In 2020, Homegrown Organic Farms launched its Equitable Food Initiative (EFI) program with the certification of all its stone fruit. That was just the start of the company’s EFI efforts as last year it announced its Northwest organic blueberry farms earned EFI certification.
The Equitable Food Initiative is a certification process that is designed to encourage partnerships between farmworking employees and farm management teams. The goal is to foster trusting work environments that improve working conditions, cultivate confidence and teamwork between farmworkers and management, and build an overall culture of commitment and collaboration.
Homegrown Organic Farms organic blueberries
The most recent step came in late 2022 when Homegrown Organic Farms became the first company to earn EFI certification in the citrus category. Homegrown has partnered with its sister company, AgriCare, to achieve and roll out this new certification. The companies represent nearly 11,000 acres of EFI-certified fresh produce crops.
“We’re working with the people who do the work—all the professionals out in the field, who do the pruning, the irrigating, the packing of fruit,” said Scott Mabs, chief executive officer of the Porterville, CA-based company. “We’re continuing to build better communication and really recognize those people as the professionals that they are. We want to work in a manner that creates much more unity and cross-company communication.”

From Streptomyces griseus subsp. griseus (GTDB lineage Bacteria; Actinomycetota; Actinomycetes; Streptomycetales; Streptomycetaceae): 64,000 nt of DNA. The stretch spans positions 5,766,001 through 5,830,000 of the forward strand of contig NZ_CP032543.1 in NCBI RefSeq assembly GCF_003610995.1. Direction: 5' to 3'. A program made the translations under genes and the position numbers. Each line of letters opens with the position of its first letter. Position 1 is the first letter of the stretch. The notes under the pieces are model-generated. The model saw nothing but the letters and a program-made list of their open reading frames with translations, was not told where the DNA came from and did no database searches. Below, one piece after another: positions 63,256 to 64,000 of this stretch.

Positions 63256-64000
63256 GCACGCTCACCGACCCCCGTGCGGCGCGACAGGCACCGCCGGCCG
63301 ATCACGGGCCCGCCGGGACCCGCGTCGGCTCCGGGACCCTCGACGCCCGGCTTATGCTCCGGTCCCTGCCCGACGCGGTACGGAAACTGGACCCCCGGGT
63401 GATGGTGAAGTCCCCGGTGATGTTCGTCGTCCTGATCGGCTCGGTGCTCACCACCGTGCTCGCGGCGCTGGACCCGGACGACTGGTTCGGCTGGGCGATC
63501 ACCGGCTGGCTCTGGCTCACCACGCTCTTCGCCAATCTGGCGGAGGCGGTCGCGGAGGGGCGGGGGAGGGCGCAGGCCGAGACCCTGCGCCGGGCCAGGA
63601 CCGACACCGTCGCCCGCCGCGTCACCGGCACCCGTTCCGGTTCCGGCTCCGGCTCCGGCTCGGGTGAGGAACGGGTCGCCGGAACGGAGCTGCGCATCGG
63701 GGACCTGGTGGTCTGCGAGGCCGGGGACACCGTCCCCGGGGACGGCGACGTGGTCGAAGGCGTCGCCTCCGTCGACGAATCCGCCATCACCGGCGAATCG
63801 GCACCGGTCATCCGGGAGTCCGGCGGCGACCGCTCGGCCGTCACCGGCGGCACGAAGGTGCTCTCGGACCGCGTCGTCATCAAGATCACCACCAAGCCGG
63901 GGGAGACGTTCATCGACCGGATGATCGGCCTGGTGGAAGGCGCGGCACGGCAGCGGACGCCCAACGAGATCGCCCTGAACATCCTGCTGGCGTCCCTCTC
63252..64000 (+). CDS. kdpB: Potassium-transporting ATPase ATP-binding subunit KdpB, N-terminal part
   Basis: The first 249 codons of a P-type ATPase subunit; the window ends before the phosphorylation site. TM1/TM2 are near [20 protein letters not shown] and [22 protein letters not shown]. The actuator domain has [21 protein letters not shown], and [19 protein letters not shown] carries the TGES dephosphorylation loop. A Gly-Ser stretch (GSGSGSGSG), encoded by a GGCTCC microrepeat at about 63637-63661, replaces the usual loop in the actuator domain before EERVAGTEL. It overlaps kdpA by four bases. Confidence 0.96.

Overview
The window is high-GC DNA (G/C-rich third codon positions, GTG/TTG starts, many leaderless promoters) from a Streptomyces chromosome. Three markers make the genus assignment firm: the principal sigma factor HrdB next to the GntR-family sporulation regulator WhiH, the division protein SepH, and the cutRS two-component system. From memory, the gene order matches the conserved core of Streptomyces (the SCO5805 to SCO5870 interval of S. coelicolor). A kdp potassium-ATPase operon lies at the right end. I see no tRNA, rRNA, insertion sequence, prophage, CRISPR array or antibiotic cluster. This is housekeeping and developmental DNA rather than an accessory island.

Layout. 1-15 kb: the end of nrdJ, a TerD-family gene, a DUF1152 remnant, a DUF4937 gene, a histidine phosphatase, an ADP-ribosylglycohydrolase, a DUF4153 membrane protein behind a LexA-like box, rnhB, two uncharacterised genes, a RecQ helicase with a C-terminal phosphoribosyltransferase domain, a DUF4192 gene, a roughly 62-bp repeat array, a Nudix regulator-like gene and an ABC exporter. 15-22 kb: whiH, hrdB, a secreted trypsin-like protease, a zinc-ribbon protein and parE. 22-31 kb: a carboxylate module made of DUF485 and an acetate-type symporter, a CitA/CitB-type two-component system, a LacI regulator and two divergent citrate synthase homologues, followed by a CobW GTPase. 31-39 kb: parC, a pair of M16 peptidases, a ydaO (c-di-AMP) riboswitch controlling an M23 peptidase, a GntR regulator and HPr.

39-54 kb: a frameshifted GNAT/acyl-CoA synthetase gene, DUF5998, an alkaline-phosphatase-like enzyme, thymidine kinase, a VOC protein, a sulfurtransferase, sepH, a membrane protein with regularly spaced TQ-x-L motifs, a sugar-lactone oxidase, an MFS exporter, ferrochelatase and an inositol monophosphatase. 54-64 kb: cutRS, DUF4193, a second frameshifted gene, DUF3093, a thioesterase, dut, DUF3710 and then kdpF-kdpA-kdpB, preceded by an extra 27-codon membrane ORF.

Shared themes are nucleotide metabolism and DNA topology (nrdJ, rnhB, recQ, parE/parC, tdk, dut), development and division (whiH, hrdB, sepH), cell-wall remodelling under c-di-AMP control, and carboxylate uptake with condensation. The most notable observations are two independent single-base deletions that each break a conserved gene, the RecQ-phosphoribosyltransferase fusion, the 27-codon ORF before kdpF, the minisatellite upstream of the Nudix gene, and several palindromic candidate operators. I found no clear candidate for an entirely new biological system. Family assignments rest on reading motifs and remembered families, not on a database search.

Scott Mabs, Chief Executive Officer, Homegrown Organic Farms
Homegrown is also making big news with its Regenerative Organic Certified (ROC) stonefruit program, the first ever. It’s another step that fits the company’s commitment to caring for the land. The certification builds on a foundation of organic principles with strict standards to earn one of three levels: ROC Bronze, ROC Silver, or ROC Gold. Homegrown’s program features multi-generational farmer Vernon Peterson and his family who have been farming for more than 100 years in Kingsburg, CA, where they grow ROC Gold peaches, nectarines, apricots, and plums.
“Vern has always been looking at new methods of farming, new ways to really create soil health,” Mabs said. “With this new methodology in regard to increasing organic matter back into the soil, Vern saw that was having a positive impact within his ranch, so he’s adopted a lot of those farming methods and is continuing to build on that new methodology.”
John and Cindy France, Founders, Homegrown Organic Farms
Founded by John and Cindy France, Homegrown Organic Farms transitioned to an ESOP (employee stock ownership plan) in 2021. The company strives to exceed its customers’ expectations and provide growers with the best possible returns.
That’s been the mantra from the beginning, dating back to 1998, when John France was an organic grower who was providing customers with high-quality organic fruit but struggled to find partners who would market his crops. So he decided to take matters into his own hands by hiring a salesperson and selling his fruit himself.
“With this new methodology in regard to increasing organic matter back into the soil, Vern saw that was having a positive impact within his ranch, so he’s adopted a lot of those farming methods and is continuing to build on that new methodology.” - Scott Mabs